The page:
Parts of this church were used in the construction of the Holy Redeemer Church in Boroughbridge Road.

Blake Street links Duncombe Place to St Helen's Square and is the home of the York Assembly Rooms built by Richard Boyle, 3rd Earl of Burlington in 1730 in a neo-classical style with Egyptian influence.

St Mary's Church, formerly St Mary's Bishophill Junior has a western tower which is said to be the oldest piece of ecclesiastical architecture in York.

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The historic gateways to the city of York are called 'Bars'.

Aldwark is a street that gets its name from 'Old earthwork' and was so named because the Roman wall that surrounded York ran near here.

A stretch of the wall of St Mary's Abbey runs along the southern side of the street.

At the corner of the wall at the junction of Bootham and Marygate is St Mary's Tower.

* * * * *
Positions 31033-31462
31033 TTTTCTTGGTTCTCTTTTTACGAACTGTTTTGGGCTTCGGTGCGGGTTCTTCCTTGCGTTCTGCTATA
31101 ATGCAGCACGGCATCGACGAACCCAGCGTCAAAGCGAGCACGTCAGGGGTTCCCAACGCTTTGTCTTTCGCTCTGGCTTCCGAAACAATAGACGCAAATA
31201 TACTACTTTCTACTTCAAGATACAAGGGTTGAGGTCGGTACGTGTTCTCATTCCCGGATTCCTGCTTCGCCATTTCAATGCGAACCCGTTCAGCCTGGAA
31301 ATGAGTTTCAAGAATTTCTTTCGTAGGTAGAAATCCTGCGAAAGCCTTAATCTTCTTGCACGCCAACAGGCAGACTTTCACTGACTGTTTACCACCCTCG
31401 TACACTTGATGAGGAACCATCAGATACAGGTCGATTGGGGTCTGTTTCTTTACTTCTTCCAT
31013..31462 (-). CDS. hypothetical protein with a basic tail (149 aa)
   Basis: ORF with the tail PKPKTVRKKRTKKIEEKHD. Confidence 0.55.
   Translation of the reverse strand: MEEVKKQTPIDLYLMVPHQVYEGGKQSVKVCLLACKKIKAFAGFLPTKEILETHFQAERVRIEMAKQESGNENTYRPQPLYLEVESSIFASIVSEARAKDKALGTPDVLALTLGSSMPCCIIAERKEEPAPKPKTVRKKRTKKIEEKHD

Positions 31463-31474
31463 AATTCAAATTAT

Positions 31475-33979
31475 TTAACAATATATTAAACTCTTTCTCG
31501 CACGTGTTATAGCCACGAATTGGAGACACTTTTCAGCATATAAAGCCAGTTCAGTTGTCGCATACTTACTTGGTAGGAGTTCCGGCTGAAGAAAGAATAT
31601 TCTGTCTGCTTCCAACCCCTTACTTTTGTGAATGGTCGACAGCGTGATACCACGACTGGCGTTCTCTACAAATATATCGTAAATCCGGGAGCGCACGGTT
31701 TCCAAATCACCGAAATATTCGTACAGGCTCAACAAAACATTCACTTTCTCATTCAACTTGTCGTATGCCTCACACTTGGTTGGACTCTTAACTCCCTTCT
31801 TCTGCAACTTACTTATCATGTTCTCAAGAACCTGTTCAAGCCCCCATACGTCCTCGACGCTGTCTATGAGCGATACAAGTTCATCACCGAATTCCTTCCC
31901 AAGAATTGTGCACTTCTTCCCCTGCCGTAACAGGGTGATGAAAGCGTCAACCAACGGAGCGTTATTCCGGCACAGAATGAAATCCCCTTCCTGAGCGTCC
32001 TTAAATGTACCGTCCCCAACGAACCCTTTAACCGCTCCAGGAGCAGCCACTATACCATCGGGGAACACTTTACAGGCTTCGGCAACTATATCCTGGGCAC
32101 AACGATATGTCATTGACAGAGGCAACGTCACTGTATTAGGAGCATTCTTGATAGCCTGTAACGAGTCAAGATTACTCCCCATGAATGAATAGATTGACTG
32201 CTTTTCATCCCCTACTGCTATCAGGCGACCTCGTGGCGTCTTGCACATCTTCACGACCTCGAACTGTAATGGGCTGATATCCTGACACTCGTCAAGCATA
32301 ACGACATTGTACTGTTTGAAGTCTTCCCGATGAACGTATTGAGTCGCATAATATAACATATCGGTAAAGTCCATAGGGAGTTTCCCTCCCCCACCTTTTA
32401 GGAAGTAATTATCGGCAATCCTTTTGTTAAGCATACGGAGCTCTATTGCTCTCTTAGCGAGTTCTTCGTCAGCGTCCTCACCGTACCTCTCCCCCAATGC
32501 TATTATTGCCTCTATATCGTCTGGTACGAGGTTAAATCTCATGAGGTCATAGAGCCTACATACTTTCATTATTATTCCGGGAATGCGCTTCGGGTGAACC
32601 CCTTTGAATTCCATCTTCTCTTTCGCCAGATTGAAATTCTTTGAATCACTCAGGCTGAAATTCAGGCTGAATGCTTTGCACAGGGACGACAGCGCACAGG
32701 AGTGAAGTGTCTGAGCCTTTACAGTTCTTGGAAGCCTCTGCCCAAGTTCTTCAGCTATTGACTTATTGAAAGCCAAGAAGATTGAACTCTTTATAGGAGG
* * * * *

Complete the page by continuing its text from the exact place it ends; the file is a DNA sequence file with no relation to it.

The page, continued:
On the Dissolution of the Monasteries, the family shared with one other the right to nominate the incumbent of the parish of Thormanby; and probably the family base moved there by the end of the 15th century.

About this time Edmund Cayley had homes at Thormanby and in York.

An Anglo-Saxon cross-shaft can be seen in the church.

There was once also a medieval church called St Mary's Bishophill Senior, a little further south in the street called Bishophill Senior.

It was built as a grand ball room, but Daniel Defoe later described the work as tasteless.

Blossom Street is the southern continuation of Micklegate, outside Micklegate Bar.

Bootham means 'at the booths' and probably refers to booths erected near Bootham Bar, which were used for a weekly market held by the monks of St Mary's Abbey.